Artist: James Hand

Album: Shadow on the Ground

Label: Rounder

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US Release Date: 2009-09-08

UK Release Date: 2009-09-08

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List number: 7

Though he’d been playing country music professionally since his teens, oddball Texan James Hand didn’t release his national debut until he was in his mid-50s. Now pushing 60, he’s released sophomore effort Shadow on the Ground, an album that’s pure country, with a dash of wry, self-aware humor as Hand sings about country music’s favorite topics: drinking, heartbreak, truckin’, and the love of a good pet… in this case, a parakeet. Co-producers Lloyd Maines and Ray Benson also contribute their none-too-shabby guitar skills to Shadow, Benson most notably on the album’s lone cover, a Texas-flavored version of pop standard “Mona Lisa.” Juli Thanki

 

Artist: Those Darlins

Album: Those Darlins

Label: Thirty Tigers

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US Release Date: 2009-07-07

UK Release Date: 2009-07-07

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List number: 6

Those Darlins don’t consider their music ‘just’ country, and I guess it’s not, but their spunky concoction of bubblegum-pop and down-home blues sure taps into country-music traditions galore. There’s country not just in their cover of the Carter Family, but in the way they sing together, as a trio, while shuffling their way through Southern-themed singalongs about defending your mama’s honor and getting so drunk you eat a whole chicken in one sitting. New Yorkers now, they’re still Southern and proud, which feeds into the vivid setting they provide for fun, fiery songs. Dave Heaton

 

5 – 1

Artist: Gene Watson

Album: A Taste of the Truth

Label: Shanachie

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US Release Date: 2009-08-25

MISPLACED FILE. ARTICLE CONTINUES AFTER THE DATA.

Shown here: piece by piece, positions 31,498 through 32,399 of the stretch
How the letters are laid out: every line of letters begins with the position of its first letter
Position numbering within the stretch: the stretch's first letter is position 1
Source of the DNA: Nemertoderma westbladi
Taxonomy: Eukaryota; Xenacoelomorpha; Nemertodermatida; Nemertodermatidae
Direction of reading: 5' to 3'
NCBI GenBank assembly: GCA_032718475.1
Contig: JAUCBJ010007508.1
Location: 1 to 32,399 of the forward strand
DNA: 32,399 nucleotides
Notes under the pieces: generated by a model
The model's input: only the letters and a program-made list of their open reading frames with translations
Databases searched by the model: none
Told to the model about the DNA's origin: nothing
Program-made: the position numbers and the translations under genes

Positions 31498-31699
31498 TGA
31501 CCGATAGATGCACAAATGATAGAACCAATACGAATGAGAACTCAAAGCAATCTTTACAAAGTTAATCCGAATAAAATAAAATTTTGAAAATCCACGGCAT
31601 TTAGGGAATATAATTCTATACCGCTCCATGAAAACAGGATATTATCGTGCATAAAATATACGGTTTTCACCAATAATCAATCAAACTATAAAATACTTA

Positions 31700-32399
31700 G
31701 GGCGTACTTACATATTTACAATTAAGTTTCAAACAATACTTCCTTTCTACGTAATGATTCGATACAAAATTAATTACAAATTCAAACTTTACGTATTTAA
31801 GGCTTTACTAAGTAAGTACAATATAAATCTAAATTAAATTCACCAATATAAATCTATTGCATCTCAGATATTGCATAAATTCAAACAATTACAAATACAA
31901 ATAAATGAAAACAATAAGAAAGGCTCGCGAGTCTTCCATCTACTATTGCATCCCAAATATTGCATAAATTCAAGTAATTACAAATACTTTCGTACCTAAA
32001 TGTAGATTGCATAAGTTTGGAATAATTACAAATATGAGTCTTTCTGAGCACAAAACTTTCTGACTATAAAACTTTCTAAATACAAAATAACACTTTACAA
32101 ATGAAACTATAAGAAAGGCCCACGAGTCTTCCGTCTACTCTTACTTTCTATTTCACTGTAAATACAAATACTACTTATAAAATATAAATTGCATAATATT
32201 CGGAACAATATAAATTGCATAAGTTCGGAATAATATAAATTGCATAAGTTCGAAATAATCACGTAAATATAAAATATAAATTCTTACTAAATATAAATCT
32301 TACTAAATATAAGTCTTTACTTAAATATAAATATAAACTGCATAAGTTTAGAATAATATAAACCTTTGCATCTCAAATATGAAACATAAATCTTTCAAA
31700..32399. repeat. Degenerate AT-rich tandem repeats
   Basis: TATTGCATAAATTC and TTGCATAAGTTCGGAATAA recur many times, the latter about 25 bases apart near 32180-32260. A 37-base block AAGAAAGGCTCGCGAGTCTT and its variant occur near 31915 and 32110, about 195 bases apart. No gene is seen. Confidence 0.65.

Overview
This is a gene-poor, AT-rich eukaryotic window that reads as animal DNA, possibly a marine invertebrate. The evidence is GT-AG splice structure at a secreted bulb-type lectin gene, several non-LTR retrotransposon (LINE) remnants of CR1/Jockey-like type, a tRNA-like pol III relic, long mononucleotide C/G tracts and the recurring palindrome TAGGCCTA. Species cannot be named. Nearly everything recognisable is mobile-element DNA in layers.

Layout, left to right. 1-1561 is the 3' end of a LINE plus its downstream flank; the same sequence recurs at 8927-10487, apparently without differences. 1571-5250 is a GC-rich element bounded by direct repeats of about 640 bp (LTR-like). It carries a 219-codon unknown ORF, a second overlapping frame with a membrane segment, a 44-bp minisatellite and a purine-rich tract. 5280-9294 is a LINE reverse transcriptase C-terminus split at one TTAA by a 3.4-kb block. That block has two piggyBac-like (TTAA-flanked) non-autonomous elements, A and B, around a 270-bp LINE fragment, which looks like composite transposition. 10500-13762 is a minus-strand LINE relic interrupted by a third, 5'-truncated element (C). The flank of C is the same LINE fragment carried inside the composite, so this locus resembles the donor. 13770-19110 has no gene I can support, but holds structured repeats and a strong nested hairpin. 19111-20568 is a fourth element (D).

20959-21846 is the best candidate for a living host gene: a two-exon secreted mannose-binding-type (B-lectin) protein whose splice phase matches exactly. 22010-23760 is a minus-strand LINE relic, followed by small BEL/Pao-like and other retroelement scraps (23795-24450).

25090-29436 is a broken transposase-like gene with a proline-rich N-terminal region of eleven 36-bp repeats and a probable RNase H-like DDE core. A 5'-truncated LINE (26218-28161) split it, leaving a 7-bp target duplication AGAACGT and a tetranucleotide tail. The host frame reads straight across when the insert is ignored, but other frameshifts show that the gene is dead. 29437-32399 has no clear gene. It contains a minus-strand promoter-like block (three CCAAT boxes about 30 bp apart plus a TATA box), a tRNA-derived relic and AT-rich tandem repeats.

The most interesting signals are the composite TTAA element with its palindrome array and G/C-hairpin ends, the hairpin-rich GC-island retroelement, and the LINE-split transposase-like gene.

UK Release Date: 2009-09-21

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List number: 5

Don’t throw that farewell party just yet: two years after In a Perfect World won critical acclaim, Gene Watson is back and better than ever. A Taste of the Truth is everything that’s good about traditional country. Rhonda Vincent is once again stunning as Watson’s duet partner on feel-bad song of the year “Staying Together”, which paints an all-too-vivid portrait of a loveless marriage, while Trace Adkins joins Watson for “I Think We’ve Got a Pulse”, an optimistic toe-tapper about the state of country music. Best of all is “Three Minutes at a Time”, a country song about country songs and their ability to see us through the worst of heartaches. Juli Thanki

 

Artist: Chuck Mead

Album: Journeyman’s Wager

Label: Thirty Tigers

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US Release Date: 2009-03-17

UK Release Date: 2009-05-12

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List number: 4

BR549’s style of country often strikes me as too reverential, more about emulation than inspiration. In comparison, former BR549 singer Chuck Mead‘s first solo LP is the sound of cutting loose. The songs still look back to country’s past, but more like 1970s truck-driving songs and beer-drinking honky-tonk songs. These songs are boisterous, more out of frustration with life than as a partying gesture. They have a traveler’s sense of restlessness, but also a bitterness that can only come from getting your heart broken. That provides grit and feeling to match the dark humor in songs like “She Got the Ring” (“and I got the finger”). There’s loneliness here too, though it sure sounds like he’s having a ball. Dave Heaton